Topeka A tax-cut proposal endorsed by Gov. Sam Brownback remained in conference committee Monday as fiscal forecasts showed the measure would lead to state deficits.
The most up-to-date projection provided by Kansas Legislative Research Department showed deficits starting in 2015 and growing to $161 million by July 1, 2017.
An earlier projection showed the tax cuts would transform a $612 million surplus in the next fiscal year into a $911 million deficit in a little more than five years. But that, officials said, was based on an earlier version of the bill and lower revenue growth projections.
Despite the reduction in the projected deficit, opponents of the proposal said it would still produce huge problems for the state.
“We need to slow this process down,” said Sen. Tom Holland of Baldwin City, who is the lead Democrat in the Senate on tax issues.
Republicans on the House-Senate tax conference committee had agreed to the bill last week, but on Monday indicated more work needed to be done. The committee is scheduled to meet again today.
Democrats and some Republicans have endorsed a plan to follow current law and allow the state sales tax to decrease from 6.3 percent to 5.7 percent next year. They also have supported a plan aimed at providing $180 million in property tax relief over four years.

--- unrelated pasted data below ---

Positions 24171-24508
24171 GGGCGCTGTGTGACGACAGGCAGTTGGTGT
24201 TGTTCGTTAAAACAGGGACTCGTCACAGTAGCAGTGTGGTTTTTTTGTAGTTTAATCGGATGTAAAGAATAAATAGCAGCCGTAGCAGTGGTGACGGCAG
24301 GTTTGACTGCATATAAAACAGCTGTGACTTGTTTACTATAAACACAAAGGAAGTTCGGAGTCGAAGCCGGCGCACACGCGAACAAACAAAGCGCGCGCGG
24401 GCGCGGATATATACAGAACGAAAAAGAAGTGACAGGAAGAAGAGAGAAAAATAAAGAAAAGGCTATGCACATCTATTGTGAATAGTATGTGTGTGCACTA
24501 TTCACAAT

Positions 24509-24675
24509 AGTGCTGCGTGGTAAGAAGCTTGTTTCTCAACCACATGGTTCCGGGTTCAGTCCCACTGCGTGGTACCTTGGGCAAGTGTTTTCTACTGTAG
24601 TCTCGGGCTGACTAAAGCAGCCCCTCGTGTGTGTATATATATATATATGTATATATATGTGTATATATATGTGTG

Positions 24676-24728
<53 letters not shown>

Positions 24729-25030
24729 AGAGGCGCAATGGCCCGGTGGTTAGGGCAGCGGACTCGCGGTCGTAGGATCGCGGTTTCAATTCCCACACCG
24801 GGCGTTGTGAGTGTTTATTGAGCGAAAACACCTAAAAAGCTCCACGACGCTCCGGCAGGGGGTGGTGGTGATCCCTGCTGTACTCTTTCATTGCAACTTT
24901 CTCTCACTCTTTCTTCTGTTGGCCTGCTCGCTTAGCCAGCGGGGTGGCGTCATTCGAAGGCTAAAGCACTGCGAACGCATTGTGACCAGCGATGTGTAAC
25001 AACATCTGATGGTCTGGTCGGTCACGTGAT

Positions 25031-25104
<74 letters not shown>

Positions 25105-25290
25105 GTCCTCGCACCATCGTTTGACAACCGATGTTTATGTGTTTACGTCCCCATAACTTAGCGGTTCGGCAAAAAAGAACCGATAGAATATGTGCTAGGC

But Brownback, a Republican, and his supporters want to cut taxes more. Brownback has voiced approval of a plan to decrease income tax rates and phase out the non-wage income tax on nearly 200,000 businesses.
Brownback says the plan will boost the economy. Democrats say it will leave no revenue to adequately fund core services of state government.
According to the most recent projection provided by the Kansas Legislative Research Department, the tax cuts would start producing state budget deficits three years out.
But Sen. Les Donovan, R-Wichita, who is chair of the Senate tax committee, said the proposal, especially the exemption of non-wage business income proposed by Brownback, would jump start the state’s fiscal picture.
“What if the governor’s idea really does work,” Donovan said. “These numbers will be blown away,” he said.
On Friday, Brownback said he believed there would be enough revenue for the state budget. “The numbers look doable,” Brownback said. He said that he and the Legislature must “continue to be aggressive in holding our costs down.”
But Holland said there is no evidence to indicate the tax cuts will increase jobs and business activity.
Under the proposal, the three state income tax rates of 3.5 percent, 6.25 percent and 6.45 percent would be collapsed into two rates of 3 percent and 4.9 percent. The business tax elimination would be phased in over four years.
On Monday, both Donovan and House tax chair Richard Carlson, R-St. Marys, proposed ideas that would lengthen the phaseout of the business tax or temporarily set the top personal income tax rate at 5.1 percent as ways to reduce the projected budget deficits.
Democrats and some Republicans also have criticized the plan because it would eliminate or reduce several tax credits aimed at helping low-income Kansans. The measure would remove renters from the homestead property tax refund; repeal tax credits for child care and dependent care; and taxpayers who qualify for both the Earned Income Tax Credit and food sales tax rebate credit could only receive one of those credits.